Monitoring marked individuals is a common strategy in studies of wild animals (referred to as mark-recapture or capture-recapture experiments) and hard to track human populations (referred to as multi-list methods or multiple-systems estimation). A standard assumption of these techniques is that individuals can be identified uniquely and without error, but this can be violated in many ways. In some cases, it may not be possible to identify individuals uniquely because of the study design or the choice of marks. Other times, errors may occur so that individuals are incorrectly identified. I will discuss work with my collaborators over the past 10 years developing methods to account for problems that arise when are only individuals are only partially identified. I will present theoretical aspects of this research, including an introduction to the latent multinomial model and algebraic statistics, and also describe applications to studies of species ranging from the golden mantella (an endangered frog endemic to Madagascar measuring only 20 mm) to the whale shark (the largest know species of fish, measuring up to 19m).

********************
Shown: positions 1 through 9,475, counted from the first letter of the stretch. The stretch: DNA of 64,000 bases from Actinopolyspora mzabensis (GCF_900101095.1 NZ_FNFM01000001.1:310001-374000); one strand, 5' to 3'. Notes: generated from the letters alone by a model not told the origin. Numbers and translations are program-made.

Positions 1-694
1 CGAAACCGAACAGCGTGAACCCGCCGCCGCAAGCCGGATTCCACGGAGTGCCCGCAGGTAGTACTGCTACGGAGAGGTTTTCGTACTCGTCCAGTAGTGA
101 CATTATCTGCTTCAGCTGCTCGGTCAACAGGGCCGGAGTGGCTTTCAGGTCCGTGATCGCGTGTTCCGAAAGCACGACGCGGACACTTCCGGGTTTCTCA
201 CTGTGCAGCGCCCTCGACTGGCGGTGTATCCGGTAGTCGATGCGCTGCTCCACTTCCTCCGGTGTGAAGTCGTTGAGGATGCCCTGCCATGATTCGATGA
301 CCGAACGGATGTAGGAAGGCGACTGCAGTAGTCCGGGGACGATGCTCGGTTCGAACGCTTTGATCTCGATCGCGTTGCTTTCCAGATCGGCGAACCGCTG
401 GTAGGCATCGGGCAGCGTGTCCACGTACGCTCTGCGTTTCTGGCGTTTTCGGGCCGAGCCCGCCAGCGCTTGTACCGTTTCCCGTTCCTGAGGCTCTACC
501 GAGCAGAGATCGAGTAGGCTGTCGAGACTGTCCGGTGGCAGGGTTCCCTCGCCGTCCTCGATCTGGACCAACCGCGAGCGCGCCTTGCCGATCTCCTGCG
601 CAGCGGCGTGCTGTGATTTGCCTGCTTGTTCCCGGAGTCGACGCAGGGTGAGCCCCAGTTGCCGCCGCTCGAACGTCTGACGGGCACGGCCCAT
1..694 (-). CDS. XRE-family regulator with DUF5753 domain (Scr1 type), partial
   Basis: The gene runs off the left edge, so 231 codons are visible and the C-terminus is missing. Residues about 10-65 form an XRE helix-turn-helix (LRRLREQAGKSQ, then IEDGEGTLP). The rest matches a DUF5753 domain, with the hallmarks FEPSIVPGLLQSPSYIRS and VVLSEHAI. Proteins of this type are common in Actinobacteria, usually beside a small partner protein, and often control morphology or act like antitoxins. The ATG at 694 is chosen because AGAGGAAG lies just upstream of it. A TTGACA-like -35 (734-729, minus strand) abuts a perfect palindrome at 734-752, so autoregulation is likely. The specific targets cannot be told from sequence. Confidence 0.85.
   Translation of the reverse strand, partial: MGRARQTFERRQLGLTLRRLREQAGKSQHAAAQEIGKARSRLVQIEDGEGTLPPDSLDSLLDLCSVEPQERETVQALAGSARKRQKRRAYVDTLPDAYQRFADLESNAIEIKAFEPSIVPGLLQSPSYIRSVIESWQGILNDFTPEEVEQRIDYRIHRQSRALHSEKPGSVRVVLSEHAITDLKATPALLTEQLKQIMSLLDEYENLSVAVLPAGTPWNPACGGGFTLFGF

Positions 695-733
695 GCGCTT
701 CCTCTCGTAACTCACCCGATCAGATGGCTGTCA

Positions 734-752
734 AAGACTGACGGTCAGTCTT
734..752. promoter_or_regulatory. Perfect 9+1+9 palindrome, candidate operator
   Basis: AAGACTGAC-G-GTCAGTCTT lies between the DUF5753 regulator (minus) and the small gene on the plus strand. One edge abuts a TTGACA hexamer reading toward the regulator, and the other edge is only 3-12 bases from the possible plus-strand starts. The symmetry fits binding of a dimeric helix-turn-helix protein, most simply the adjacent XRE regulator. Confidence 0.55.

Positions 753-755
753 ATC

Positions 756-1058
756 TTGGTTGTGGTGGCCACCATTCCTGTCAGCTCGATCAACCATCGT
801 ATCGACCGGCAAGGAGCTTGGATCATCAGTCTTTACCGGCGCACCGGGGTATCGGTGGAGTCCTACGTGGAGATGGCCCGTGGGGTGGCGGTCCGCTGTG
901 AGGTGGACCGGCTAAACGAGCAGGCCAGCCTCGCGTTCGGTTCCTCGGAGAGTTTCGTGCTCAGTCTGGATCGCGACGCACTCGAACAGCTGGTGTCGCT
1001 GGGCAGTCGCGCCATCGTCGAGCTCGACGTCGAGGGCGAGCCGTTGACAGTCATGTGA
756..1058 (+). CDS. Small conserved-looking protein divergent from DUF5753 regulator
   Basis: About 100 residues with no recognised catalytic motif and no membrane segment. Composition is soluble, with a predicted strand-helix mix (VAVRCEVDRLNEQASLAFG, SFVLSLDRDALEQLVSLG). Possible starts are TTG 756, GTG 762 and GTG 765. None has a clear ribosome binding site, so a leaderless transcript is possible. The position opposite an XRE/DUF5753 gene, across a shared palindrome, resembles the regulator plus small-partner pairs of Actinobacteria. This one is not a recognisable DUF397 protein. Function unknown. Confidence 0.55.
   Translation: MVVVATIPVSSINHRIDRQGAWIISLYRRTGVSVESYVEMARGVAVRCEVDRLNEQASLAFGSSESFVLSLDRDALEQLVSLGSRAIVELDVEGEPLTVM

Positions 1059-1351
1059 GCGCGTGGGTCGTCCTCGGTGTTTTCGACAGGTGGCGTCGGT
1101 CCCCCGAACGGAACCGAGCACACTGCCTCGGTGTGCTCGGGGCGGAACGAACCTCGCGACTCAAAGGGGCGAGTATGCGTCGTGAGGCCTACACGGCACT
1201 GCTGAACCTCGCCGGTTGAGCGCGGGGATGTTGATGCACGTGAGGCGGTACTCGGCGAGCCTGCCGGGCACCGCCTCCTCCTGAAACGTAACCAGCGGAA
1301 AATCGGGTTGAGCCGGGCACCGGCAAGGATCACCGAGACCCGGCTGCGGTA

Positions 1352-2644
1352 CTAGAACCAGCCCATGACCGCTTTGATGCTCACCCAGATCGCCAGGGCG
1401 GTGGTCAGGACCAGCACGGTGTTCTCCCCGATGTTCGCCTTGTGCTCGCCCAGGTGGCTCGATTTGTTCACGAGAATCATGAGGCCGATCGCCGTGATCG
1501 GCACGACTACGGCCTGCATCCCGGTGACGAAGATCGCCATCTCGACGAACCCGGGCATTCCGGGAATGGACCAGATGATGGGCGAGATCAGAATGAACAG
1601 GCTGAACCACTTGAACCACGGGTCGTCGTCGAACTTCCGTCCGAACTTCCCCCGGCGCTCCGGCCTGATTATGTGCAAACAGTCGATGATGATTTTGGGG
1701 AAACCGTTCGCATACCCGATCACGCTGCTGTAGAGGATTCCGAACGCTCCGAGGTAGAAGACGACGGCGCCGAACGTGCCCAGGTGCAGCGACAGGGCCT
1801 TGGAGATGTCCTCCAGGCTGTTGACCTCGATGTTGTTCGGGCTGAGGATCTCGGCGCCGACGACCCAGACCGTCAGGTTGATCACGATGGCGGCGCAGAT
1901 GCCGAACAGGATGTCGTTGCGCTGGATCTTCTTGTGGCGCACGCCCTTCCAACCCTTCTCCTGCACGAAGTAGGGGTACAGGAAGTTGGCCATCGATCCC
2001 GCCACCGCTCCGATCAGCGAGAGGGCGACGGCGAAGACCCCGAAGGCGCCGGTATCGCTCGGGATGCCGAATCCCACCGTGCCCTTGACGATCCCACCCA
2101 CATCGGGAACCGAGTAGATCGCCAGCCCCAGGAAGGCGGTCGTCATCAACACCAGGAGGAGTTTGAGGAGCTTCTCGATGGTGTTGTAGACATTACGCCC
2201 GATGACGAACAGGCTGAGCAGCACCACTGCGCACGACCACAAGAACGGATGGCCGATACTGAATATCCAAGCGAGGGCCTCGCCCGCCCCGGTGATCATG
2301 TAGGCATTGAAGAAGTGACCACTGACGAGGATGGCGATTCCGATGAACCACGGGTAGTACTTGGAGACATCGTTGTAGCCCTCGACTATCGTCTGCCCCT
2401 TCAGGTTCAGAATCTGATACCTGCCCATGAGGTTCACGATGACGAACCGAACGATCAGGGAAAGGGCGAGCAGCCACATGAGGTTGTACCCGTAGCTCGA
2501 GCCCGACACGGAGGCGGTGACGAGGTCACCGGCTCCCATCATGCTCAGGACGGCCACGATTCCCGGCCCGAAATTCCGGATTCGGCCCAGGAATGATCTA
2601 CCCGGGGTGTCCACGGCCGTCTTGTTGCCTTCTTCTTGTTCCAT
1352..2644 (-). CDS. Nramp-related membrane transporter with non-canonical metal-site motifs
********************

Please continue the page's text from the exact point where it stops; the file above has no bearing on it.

**Mar, 17**: Predicting rain and lightning using statistical and machine learning techniques

Speaker:

*Courtney Schumacher*

Convective storms are highly intermittent and intense, making their occurrence and strength difficult to predict. This is especially true for climate models, which have grid resolutions much coarser (e.g., 100 km) than the scale of a storm’s microphysical and dynamical processes (< 1 km). Physically-based parameterizations struggle to account for this scale mismatch, causing large model errors in rain and lightning. This talk will explore some avenues of using statistical techniques (such as generalized linear and log-Gaussian Cox process models) and machine learning methods (such as random forests and neural networks) that are trained by satellite observations of thunderstorms to see how well they can improve upon existing physical parameterizations in producing accurate rain and lightning characteristics given a set of large-scale environmental conditions.